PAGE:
Pevensey Castle



Sited on the south coast of England, the remains of Anderita Saxon Shore fort, has long been an important military site.  It was later converted into a Norman enclosure castle, a 16th century gun emplacement and finally was fortified again in World War II.  The Roman fort has been dated to the first half of the 4th century when it was probably the last Saxon Shore fort to be built in England.  The fort is enclosed by a massive defensive wall which was strengthened by irregularly-spaced, externally projecting semicircular bastions of which ten survive of the original 15 or so.  The defensive wall has a flint and sandstone rubble core faced by coursed greensand and ironstone blocks, interspersed with red tile bonding courses.  The whole is up to 12 feet thick and survives to a height of up to 26 feet. The wall was originally topped by a wallwalk and parapet.

Anderita is always said to have been abandoned by the latter half of the 4th century.  This is rather contradicted by the Anglo-Saxon Chronicle recording a massacre of Britons here by the invading Saxons in AD 491 when
King Aelle is said to have butchered the defendersThe fort then apparently remained abandoned until 1066 when William the Conqueror built a castle within the enclosure and gave it to his half-brother, Count Robert of Mortain.  Count Robert also went on to collect Berkhamsted and Launceston castles from the Crown.  It is well-known that William landed at Pevensey in 1066, but it is less well-known that the Norman army are believed to have made use of the Roman fort as one of their first armed camps when they refortified it with a ditch.  This is possibly the site of the ditch around the current castle within the fort.  The early stone castle consisted of a rectangular tower-keep roughly 55 feet by 30 feet internally.  To this a larger rectangular building was later added to the SE as well as bastions to the tower-keep.  The rectangular masonry enclosure was added later, supposedly soon after 1190 when the gatehouse was said to have been begun.  Three D shaped towers completed the enceinte.  Near the well are a pile of medieval stone catapult balls, a selection of those recovered from excavation of the ditch.  Possibly these are survivors of the four sieges of the castle.  Pevensey was besieged in 1088 by King William Rufus, after Count Robert rebelled against his nephew.  It is possible that Robert never regained his castle after this.  In 1104 Robert's son rebelled on not receiving what he thought was a fair share of the family inheritance.  He later fell into Henry I's hands at the battle of Tinchenbrai in 1106.  These acts spilt up the tenurial history of the three castles of Pevensey, Launceston and Berkhamsted.  Gilbert Clare was besieged in the castle during 1146/7 before being forced to vacate the fortress and retire to the family fortresses in Wales, namely Goodrich, Pembroke and Chepstow.  Pevensey castle then remained in royal hands.  Much rebuilding was undertaken by King Richard I (1189-99) which may have included the building of the great twin-towered gatehouse.  The towers and inner curtain are traditionally dated to the 1220s to 1240s, in which case they should be examined with the Trilateral in mind.  In the early summer of 1264 the castle suffered another siege when the defeated Royalists from the battle of Lewes were forced to either surrender or abjure the country.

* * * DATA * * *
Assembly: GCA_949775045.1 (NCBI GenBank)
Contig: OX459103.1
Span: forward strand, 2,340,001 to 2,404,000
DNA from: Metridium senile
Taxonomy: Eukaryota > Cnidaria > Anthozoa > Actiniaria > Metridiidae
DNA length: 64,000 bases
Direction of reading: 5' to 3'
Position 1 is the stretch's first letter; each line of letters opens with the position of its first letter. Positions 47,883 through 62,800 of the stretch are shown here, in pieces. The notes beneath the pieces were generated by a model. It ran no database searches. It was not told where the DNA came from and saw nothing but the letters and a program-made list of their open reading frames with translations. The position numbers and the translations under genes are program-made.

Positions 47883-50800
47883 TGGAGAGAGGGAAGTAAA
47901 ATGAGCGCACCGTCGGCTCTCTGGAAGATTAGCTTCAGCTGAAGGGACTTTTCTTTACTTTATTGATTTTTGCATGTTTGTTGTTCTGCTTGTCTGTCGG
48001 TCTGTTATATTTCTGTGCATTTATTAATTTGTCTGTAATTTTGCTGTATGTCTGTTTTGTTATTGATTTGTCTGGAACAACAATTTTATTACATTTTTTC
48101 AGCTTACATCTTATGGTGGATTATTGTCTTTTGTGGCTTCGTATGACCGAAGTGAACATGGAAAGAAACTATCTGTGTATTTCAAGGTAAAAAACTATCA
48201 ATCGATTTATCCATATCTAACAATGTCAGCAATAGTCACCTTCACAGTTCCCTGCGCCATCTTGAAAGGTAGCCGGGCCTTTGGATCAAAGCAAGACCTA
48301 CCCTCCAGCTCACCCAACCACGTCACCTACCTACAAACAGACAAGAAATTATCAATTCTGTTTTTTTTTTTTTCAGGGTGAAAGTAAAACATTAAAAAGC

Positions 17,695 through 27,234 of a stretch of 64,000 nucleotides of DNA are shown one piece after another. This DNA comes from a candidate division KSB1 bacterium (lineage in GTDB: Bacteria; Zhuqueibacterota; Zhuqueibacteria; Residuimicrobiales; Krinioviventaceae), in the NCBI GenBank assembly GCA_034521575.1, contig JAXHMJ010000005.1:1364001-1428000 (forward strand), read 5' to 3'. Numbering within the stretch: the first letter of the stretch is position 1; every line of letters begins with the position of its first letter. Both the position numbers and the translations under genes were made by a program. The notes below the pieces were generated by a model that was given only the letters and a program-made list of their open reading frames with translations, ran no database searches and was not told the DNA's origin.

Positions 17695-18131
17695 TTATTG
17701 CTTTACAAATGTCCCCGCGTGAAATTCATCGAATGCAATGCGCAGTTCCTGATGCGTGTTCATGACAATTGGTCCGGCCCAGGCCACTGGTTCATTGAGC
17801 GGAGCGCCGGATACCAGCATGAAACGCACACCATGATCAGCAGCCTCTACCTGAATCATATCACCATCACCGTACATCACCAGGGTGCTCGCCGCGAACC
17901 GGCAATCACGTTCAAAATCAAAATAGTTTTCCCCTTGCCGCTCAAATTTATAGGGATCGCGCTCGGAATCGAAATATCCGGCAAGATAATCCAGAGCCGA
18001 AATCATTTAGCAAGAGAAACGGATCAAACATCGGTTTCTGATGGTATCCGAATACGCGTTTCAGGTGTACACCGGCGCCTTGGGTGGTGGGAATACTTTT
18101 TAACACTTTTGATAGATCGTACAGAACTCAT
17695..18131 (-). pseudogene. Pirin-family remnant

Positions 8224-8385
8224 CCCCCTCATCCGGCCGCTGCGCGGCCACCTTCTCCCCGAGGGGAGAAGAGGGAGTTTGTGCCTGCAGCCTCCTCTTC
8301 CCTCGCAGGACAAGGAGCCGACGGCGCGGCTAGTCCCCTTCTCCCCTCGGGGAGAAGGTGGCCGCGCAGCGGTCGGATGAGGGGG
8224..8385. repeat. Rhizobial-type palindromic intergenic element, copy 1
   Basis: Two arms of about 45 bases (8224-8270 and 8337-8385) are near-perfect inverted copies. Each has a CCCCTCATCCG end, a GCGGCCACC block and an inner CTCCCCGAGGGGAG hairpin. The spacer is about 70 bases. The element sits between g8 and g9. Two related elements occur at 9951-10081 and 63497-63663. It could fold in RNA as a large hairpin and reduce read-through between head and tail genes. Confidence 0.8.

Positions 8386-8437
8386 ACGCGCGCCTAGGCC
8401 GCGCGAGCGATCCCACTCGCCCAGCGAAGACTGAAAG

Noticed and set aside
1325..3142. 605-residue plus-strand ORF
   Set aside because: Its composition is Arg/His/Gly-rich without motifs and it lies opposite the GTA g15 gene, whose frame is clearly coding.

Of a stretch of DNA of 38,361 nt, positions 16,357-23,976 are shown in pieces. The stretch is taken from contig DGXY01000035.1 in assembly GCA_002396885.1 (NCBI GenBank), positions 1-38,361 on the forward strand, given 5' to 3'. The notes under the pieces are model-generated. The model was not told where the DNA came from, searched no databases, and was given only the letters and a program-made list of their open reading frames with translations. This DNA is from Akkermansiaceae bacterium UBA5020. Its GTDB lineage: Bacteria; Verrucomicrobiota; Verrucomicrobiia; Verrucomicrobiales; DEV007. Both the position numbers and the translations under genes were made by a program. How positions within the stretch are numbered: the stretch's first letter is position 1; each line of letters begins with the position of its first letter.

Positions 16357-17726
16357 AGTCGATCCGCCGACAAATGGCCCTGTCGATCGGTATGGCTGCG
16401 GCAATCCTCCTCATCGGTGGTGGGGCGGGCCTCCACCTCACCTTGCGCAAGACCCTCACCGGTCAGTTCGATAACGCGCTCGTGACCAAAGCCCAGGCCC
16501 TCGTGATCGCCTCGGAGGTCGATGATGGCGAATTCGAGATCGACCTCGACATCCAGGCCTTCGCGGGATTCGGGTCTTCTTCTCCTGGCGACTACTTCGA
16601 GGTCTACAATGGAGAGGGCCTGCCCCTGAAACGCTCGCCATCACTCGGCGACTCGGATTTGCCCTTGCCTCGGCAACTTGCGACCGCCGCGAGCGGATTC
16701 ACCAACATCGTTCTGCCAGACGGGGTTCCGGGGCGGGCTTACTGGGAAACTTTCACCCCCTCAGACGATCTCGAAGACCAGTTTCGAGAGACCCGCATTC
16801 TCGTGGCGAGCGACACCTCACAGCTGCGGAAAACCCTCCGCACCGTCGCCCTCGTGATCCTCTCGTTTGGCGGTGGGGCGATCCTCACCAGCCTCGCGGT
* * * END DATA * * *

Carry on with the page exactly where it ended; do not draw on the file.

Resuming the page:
The final siege was a lack lustre affair in 1399.

By 1300, the sea had gradually begun to recede from around the castle and its military importance declined as a result.  By 1500 the castle was in ruins.  However, the threat of the Spanish Armada led to two demi-culverins, or heavy guns, being housed within the Roman fort in 1587.  At the outbreak of World War II, the castle was refortified in May 1940 with machine gun emplacements to protect an observation and command post.





For more detailed descriptions of the castle see Sussex Arch Soc and Collections:



 

Copyright©2010 Paul Martin Remfry


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